TOKYO Global buyout firm Lone Star Funds is looking for buyers for a complex of buildings in central Tokyo after exclusive talks with Singapore's sovereign wealth fund GIC Pte Ltd [GIC.UL] stalled due to a legal dispute over the property's ownership, according to three people with direct knowledge of the matter.
GIC earlier this year agreed to buy Meguro Gajoen, an office complex and a wedding hall, for about $1.3 billion which, if finalised, would be one of the largest property deals in Tokyo since the 2008 financial crisis.
GIC, however, is now cautious about completing the sale due to a lawsuit filed in April by the family of Meguro Gajoen's founder, Rikizo Hosokawa, said the sources, who declined to be named because the matter remains confidential.
Both GIC and Lone Star declined to comment.
Lone Star gained control of most of the Meguro Gajoen in 2002 by buying debt owed by the founding Hosokawa family from a group of lenders at a discount and made several attempts to sell the property since 2006.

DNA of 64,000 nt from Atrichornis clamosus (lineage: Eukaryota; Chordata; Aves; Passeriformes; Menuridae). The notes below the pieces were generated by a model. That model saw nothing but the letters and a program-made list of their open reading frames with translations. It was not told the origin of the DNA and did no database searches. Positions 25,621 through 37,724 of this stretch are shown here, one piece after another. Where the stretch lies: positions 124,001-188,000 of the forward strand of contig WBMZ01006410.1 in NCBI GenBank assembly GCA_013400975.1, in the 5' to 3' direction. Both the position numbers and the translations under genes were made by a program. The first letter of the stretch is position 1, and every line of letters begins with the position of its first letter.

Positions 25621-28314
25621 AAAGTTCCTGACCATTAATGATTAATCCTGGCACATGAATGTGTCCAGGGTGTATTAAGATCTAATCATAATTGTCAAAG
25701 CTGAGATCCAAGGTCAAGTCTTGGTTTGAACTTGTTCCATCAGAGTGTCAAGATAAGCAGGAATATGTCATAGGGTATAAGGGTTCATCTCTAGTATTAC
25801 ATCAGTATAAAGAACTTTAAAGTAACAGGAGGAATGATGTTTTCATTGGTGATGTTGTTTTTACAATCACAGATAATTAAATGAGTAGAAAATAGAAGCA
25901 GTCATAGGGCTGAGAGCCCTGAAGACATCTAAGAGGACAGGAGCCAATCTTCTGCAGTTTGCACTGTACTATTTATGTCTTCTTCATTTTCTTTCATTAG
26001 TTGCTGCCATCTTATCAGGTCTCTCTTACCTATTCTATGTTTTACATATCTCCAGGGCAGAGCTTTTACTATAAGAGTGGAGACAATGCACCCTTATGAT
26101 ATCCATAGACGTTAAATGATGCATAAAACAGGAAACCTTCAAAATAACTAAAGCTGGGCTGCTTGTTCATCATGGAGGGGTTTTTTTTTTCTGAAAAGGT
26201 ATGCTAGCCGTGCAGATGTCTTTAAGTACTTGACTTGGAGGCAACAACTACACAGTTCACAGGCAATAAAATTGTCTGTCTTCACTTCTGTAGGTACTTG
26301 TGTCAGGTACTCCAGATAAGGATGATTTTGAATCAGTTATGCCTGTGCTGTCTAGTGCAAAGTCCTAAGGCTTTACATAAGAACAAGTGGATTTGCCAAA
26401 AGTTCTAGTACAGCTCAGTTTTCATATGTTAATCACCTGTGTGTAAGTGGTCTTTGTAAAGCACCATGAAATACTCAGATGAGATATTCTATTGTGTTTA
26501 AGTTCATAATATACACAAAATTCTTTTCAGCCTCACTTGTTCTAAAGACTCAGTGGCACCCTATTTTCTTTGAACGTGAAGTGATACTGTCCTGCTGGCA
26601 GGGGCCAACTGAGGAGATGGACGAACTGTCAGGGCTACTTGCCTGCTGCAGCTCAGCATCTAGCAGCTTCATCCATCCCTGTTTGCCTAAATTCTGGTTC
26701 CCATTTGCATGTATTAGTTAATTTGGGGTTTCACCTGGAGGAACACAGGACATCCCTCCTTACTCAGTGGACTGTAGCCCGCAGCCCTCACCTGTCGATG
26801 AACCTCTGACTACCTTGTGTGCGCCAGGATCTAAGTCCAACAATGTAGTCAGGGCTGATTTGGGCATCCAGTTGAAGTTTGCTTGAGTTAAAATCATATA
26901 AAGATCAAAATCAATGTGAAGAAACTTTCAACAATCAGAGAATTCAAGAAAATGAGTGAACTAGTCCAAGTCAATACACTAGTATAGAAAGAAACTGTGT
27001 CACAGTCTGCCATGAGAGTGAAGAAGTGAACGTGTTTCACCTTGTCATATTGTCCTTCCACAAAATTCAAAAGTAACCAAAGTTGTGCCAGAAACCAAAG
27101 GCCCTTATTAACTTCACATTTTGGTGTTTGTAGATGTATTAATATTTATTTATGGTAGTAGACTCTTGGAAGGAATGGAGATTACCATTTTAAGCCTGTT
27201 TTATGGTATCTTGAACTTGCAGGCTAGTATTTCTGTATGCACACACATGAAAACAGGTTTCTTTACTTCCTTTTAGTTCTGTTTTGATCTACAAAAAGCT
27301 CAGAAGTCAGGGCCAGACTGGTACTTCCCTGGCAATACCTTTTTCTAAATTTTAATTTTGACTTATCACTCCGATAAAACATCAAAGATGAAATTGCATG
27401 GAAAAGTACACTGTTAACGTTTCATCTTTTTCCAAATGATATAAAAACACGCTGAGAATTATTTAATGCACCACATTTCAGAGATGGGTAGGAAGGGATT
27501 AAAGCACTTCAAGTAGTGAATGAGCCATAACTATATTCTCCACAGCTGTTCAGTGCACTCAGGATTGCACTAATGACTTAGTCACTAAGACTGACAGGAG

Two of Hosokawa's granddaughters retained ownership of part of the property, which they sold in 2007 to the Japanese unit of Prudential Real Estate Investors, the property investment unit of Prudential Financial Inc, according court documents.
The granddaughters said they sold their holdings to Prudential Real Estate after the investment firm agreed to support their campaign to prevent Lone Star from selling its part of the property to a third party, the documents show.
Prudential Real Estate sold the plot to Lone Star in 2014 around the same time that GIC had made a preliminary agreement to buy the property, the court documents showed.
In their lawsuit, the granddaughters asked the court to void the sale to Prudential because it violated their agreement, the documents showed.
A U.S. based spokesman for Prudential Financial declined to comment. The lawyer for the sisters was not available for comment.
The proceeds from selling Meguro Gajoen will help Lone Star repay the approximately 85 billion yen ($837.11 million) it owes to a group of lenders that includes Mizuho Financial Group, Shinsei Bank Ltd, a property unit of Mitsubishi Corp and Goldman Sachs Group Inc, the sources said.
The loans will mature next year. If Lone Star fails to find a buyer by then, it would have to refinance that debt, people with direct knowledge of the matter have said.
Bloomberg had reported on Friday that GIC had backed out of buying the Tokyo property due to the lawsuit.
The land Lone Star is selling includes two office buildings, home to the headquarters of Amazon's Japan operations. It also includes a lavish wedding hall that was built in the 1930s as a restaurant and bathhouse.
(Edited by Kevin Krolicki and Miral Fahmy)